Thousands took to the streets to demand tighter monitoring of care homes for the disabled in light of the case of a former director of one such center who was alleged to have had unlawful sex with a female resident but went unpunished.
More than 20 social welfare organizations, persons with disabilities and their parents, and pan-democratic members of the Legislative Council joined the protest outside the government headquarters on Sunday, calling for a revamp of the laws governing the operation of care homes in the city, the Hong Kong Economic Journal reports.
The Social Welfare Department has decided to revoke the permit to operate of the Bridge of Rehabilitation after it failed to meet requirements, but the government insisted the decision had nothing to do with the sex scandal.
Prosecutors had dropped the case against Cheung Kin-wah, former director of the Bridge of Rehabilitation, noting that his alleged victim was unfit to testify.
The protesters, wearing purple ribbons on their wrists, marched from Statue Square in Centralto the government headquarters in Admiralty.
They said loopholes in the law might have allowed people like the former director of the Bridge of Rehabilitation to go scot-free after inflicting harm on the disabled, am730 reported.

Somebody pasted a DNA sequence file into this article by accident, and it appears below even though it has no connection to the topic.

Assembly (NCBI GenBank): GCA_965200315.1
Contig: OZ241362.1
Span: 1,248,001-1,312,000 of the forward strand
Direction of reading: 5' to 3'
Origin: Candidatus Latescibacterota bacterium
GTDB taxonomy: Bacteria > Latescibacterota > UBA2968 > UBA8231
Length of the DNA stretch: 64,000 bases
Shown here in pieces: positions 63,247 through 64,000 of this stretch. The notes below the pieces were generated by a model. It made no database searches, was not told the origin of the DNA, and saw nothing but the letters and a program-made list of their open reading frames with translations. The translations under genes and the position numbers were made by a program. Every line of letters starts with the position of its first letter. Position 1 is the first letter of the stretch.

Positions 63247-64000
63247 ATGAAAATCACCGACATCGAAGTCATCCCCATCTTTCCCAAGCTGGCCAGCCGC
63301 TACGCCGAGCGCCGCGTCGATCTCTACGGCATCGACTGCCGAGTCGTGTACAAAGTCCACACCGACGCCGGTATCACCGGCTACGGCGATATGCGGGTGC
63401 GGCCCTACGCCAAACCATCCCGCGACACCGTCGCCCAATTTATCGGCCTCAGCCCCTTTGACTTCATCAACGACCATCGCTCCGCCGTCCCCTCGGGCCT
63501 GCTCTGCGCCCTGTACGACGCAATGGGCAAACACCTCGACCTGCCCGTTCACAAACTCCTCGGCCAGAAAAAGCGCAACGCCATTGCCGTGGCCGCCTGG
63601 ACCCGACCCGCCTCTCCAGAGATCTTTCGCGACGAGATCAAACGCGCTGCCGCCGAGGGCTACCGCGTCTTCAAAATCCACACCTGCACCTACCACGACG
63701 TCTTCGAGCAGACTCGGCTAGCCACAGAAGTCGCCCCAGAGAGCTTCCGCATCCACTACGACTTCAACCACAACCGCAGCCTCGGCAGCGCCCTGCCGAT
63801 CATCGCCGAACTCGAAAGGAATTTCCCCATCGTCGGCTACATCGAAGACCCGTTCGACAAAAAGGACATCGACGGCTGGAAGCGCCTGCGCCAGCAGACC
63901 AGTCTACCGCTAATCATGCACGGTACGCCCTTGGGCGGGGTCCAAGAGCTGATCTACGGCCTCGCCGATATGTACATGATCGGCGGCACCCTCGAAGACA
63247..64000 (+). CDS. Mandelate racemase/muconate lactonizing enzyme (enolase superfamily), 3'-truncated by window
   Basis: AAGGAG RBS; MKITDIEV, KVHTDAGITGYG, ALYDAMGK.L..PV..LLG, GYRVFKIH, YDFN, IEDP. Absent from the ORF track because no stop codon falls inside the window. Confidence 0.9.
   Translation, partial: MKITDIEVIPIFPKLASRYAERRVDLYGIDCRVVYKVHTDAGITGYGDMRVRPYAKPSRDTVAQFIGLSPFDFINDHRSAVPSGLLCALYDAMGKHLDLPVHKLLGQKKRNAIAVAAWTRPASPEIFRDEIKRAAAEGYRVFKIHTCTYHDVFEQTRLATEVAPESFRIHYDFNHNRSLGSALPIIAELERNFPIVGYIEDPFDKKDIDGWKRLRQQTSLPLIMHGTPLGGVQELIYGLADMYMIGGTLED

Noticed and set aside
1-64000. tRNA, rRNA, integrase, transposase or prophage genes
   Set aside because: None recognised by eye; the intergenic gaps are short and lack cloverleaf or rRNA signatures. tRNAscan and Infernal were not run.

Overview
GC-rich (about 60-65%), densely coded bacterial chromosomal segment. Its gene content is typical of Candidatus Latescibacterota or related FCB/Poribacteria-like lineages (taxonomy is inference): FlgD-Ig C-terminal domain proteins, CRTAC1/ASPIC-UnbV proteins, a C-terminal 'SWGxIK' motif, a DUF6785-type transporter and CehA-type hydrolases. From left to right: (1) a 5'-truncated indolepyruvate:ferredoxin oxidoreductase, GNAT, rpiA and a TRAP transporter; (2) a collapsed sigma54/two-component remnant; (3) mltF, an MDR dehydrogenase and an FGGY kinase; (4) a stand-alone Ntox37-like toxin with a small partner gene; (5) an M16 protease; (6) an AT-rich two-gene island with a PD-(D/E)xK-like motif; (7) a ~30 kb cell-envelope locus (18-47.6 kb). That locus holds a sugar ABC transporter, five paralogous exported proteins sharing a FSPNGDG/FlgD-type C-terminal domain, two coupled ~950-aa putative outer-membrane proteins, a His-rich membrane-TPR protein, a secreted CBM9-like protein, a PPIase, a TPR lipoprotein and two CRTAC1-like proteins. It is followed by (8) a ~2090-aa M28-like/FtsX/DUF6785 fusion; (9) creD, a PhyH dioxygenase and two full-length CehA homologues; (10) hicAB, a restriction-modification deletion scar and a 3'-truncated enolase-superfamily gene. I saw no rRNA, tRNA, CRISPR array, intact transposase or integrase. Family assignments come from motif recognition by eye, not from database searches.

One of the organizers, Democratic Party lawmaker Roy Kwong Chun-yu, started a petition seeking to amend social welfare laws to better protect the disabled.
The peition has so far gathered more than 100,000 signatures.
No government officials came to receive the petition letter, prompting protest leaders to burn the document.
Organizers said more than 2,000 took part in the protest, while the police said there were around 1,000 people at its peak.
Secretary for Labour and Welfare Matthew Cheung Kin-chung pledged to step up inspections of the 251 homes with provisional licenses, hoping they will all be up to par within three years.
The government will also work to increase places in rehabilitation homes, including rebuilding the former Siu Lam Hospital to become the city’s biggest rehabilitation center for the disabled, Cheung said.
It also hopes to turn three unused school campuses into rehabilitation centers.
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